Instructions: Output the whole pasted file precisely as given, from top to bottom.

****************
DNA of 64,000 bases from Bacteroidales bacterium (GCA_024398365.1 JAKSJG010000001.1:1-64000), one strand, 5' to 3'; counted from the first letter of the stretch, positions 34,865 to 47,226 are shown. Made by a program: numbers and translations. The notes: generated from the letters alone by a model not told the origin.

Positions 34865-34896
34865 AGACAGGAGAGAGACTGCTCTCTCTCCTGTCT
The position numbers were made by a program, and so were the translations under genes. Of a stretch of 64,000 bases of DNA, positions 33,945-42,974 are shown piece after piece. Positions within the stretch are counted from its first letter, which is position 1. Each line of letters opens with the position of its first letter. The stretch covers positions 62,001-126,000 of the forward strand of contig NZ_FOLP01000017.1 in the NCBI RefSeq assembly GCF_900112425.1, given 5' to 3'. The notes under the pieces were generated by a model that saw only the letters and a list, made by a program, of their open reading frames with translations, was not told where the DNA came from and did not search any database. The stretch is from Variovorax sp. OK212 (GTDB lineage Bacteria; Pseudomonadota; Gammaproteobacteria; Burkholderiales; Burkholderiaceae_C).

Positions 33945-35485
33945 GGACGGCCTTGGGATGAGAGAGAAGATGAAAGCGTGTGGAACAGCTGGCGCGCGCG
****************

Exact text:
DNA of 64,000 bases from Bacteroidales bacterium (GCA_024398365.1 JAKSJG010000001.1:1-64000), one strand, 5' to 3'; counted from the first letter of the stretch, positions 34,865 to 47,226 are shown. Made by a program: numbers and translations. The notes: generated from the letters alone by a model not told the origin.

Positions 34865-34896
34865 AGACAGGAGAGAGACTGCTCTCTCTCCTGTCT
The position numbers were made by a program, and so were the translations under genes. Of a stretch of 64,000 bases of DNA, positions 33,945-42,974 are shown piece after piece. Positions within the stretch are counted from its first letter, which is position 1. Each line of letters opens with the position of its first letter. The stretch covers positions 62,001-126,000 of the forward strand of contig NZ_FOLP01000017.1 in the NCBI RefSeq assembly GCF_900112425.1, given 5' to 3'. The notes under the pieces were generated by a model that saw only the letters and a list, made by a program, of their open reading frames with translations, was not told where the DNA came from and did not search any database. The stretch is from Variovorax sp. OK212 (GTDB lineage Bacteria; Pseudomonadota; Gammaproteobacteria; Burkholderiales; Burkholderiaceae_C).

Positions 33945-35485
33945 GGACGGCCTTGGGATGAGAGAGAAGATGAAAGCGTGTGGAACAGCTGGCGCGCGCG